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Old 09-11-12, 09:46 AM   #10
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Sweet, thanks for the link to the 11-28.
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Old 09-11-12, 10:37 AM   #11
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I got old and ride on some really steep hills. There were many times that Old Mine Rd. in Delaware Water Gap Park made me feel like an idiot for not having a lower gear. I have a Shimano 9 speed system. I ended up with an 11/32 on the rear, the current Ultegra long cage rear derailleur, and a 34/50 on the front. Works fine, although Saturday's ride with the 2 mile 18% grade was on the verge of making me feel like an idiot for not having a lower gear.

I think I have about $200 in the crank and rear derailleur, which is all I had to change. Some off-season deals on ebay were required though.
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Old 09-11-12, 10:53 AM   #12
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Quote:
Originally Posted by rjon57 View Post
I ride a 2002 Lemond Zurich with an Ultegra 53/39, 175mm Crank Arms, and a 12-25 freewheel. The rear wheel is a Bontrager Racelite. The RD is an Ultegra GS. I am 53 and and although I try to ride and train as much as possible the hills in NJ/PA seem to be getting steeper. I would like to increase my high gear to a 28 but all the 9 sp cassettes I see only go to 27. Can I put a 10 sp cassette with a 28 on the bike without much problem given my RD? Also, what would be the smallest chain ring I could use to replace the 39?

Thanks.
The key issue is your desire for lower gearing, and not more cogs. 9 and 10 speed systems are indistinguishable while you are actually riding, but 10-speed chains and cogsets are far more expensive and difficult to source than their 9-speed bretheren. So ignoring the motivations of your local shop to sell you $500 worth of new parts, 9-speed is the way to go.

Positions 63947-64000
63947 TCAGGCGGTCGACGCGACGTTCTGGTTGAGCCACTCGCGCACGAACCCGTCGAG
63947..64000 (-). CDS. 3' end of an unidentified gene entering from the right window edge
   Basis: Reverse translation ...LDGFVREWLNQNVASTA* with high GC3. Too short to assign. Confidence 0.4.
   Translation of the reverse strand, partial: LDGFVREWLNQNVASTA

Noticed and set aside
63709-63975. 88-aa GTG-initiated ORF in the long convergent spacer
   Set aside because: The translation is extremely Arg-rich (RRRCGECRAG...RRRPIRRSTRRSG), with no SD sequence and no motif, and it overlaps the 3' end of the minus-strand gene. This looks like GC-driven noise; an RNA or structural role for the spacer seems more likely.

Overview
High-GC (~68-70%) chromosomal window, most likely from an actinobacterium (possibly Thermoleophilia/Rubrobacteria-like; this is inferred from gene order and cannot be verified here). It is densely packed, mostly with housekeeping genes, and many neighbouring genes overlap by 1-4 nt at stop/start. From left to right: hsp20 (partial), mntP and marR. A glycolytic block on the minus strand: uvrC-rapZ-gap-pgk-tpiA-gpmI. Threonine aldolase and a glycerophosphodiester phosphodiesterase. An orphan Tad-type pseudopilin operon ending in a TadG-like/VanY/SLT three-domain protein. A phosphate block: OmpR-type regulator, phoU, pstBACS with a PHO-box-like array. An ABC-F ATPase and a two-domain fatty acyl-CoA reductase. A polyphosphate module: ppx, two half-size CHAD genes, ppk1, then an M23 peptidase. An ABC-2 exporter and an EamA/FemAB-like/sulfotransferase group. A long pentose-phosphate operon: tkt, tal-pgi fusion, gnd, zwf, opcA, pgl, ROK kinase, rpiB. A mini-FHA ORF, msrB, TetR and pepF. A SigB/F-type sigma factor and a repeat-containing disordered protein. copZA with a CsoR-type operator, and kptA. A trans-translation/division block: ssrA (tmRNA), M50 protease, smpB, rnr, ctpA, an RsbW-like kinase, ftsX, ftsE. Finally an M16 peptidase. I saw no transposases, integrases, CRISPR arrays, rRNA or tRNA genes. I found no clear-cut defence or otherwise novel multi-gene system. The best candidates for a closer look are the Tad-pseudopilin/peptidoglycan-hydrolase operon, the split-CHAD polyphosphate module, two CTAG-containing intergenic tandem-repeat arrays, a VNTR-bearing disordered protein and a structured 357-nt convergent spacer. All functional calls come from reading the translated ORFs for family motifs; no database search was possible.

Keep your existing crankset and just replace the cassette. Why not go to a 32 or 34 in the back? Why not? Replacing your current rear derailleur with a 9-speed generation Shimano mountain derailleur will provide enough chain wrap capability, and will allow you to put a big bail-out cog in the back. You will likely need a longer chain, but chains are 4 times per year disposables anyway. The derailleur will be a $25 pickup on Ebay or your bike Co-op used pile and the chain is a $15 item. Buy cheap chains and replace often.

BTW: the mountain cassette will likely come with a useless 11-tooth smallest cog. Reuse the first 2-3 cogs from your existing cassette on the new cassette. Don't worry about mixing and matching the cogs unless your current cassette is truly worn out.
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Old 09-11-12, 11:38 AM   #13
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+1 to what Dave M said.

Get a new chain, a new cassette (I like 11-32, http://www.niagaracycle.com/product_...oducts_id=6298 ) and a MTB derailleur (I like Deore http://www.niagaracycle.com/product_...ucts_id=507891 ), and you're good to go for about $100, new. 10-speed really doesn't have much advantage over 9-speed, and some pretty severe disadvantages- there are more options for gearing and derailleurs with 9-speed, the shifting is better (IMO), you can mix and match MTB parts in the back, the chain is purported to be stronger. It's really the sweet spot for me- if I have to buy 10-speed shifters, I make them work with a 9-speed system by using the alternate cable routing technique since the cassette options are so limited in 10-speed.
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Old 09-11-12, 11:45 AM   #14
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You find paying more acceptable?

1 extra 'speed' is going to be a price increase for the things that wear out, chains and cassettes .
over 9 speed , so accept the world of $50 and up chains.., 100$ cassettes.
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Old 09-11-12, 12:18 PM   #15
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You find paying more acceptable?
Sure. Prior to my recent move closer to work the difference between 9 and 10 cogs was less than what I'd have spent on gas if I drove three days instead of riding which is pretty much nothing. OTOH, moving from 9 to 10 cogs gets me one cog bigger for hills without compromising spacing which is nice. That's an entirely reasonable cost/benefit trade-off.

Quote:
1 extra 'speed' is going to be a price increase for the things that wear out, chains and cassettes .
over 9 speed , so accept the world of $50 and up chains.., 100$ cassettes.